but i dreamt you had asked her for a dance
so your name was on my tongue when i awoke
one and a half hours late.

i move between joy and grief
grief and joy

joy in the wine
and grief in the waking


“Love is a joint experience between two persons–but the fact that it is a joint experience does not mean that it is a similar experience to the two people involved. There are the lover and the beloved, but these two come from different countries. Often the beloved is only a stimulus for all the stored-up love which has lain quiet within the lover for a long time hitherto. And somehow every lover knows this. He feels in his soul that his love is a solitary thing. He comes to know a new, strange loneliness and it is this knowledge which makes him suffer. So there is only one thing for the lover to do. He must house his love within himself as best he can; he must create for himself a whole new inward world - a world intense and strange, complete in himself…

Now, the beloved can also be of any description. The most outlandish people can be the stimulus for love. A man may be a doddering great-grandfather and still love only a strange girl he saw in the streets of Cheehaw one afternoon two decades past. The preacher may love a fallen woman. The beloved may be treacherous, greasy-headed, and given to evil habits. Yes, and the lover may see this as clearly as anyone else - but that does not affect the evolution of his love one whit… Therefore, the value and quality of any love is determined solely by the lover himself It is for this reason that most of us would rather love than be loved. Almost everyone wants to be the lover. And the curt truth is that, in a deep secret way, the state of being loved is intolerable to many. The beloved fears and hates the lover, and with the best of reasons. For the lover is forever trying to strip bare his beloved. The lover craves any possible relation with the beloved, even if this experience can cause him only pain.”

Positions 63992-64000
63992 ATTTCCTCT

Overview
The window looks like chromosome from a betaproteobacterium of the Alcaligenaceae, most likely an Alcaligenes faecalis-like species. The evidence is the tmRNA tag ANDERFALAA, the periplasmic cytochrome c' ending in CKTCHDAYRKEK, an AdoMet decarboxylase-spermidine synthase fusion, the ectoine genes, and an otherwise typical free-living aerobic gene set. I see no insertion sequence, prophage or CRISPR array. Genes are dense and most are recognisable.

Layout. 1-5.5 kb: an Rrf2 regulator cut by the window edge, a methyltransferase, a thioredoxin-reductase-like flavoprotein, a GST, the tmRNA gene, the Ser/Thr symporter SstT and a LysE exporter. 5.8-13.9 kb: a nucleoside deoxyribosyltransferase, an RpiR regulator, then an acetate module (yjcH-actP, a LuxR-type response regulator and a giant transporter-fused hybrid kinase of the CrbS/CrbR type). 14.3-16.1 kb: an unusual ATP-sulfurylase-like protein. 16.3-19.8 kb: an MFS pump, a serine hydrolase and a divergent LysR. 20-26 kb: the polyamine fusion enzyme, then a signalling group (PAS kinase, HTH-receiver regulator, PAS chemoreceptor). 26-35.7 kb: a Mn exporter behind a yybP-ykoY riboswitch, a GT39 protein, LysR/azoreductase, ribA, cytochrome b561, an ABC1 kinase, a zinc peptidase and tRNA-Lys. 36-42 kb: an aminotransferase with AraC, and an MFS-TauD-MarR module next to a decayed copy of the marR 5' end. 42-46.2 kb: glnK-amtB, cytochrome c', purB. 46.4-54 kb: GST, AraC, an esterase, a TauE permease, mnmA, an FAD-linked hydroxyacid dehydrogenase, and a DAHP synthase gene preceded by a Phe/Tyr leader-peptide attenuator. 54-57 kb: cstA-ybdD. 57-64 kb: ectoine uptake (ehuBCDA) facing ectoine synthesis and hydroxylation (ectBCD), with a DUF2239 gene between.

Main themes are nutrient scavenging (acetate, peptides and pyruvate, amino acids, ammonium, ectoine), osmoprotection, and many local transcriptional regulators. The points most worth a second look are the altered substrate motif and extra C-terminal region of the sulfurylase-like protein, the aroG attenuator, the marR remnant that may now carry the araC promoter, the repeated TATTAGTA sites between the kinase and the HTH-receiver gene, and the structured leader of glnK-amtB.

–"The Ballad of the Sad Cafe," Carson McCullers

a considerable silence. the end of a conversation topic. i feel it coming, somewhere in my lungs, somewhere towards the back of my brain, something i want to bring up but shouldn't, it'll only be dismissed. besides, what would i say? something trivial, anything, in place of it.

the train of words resumes where it left off.

evening sun–jon bryant

Feb 11, 2017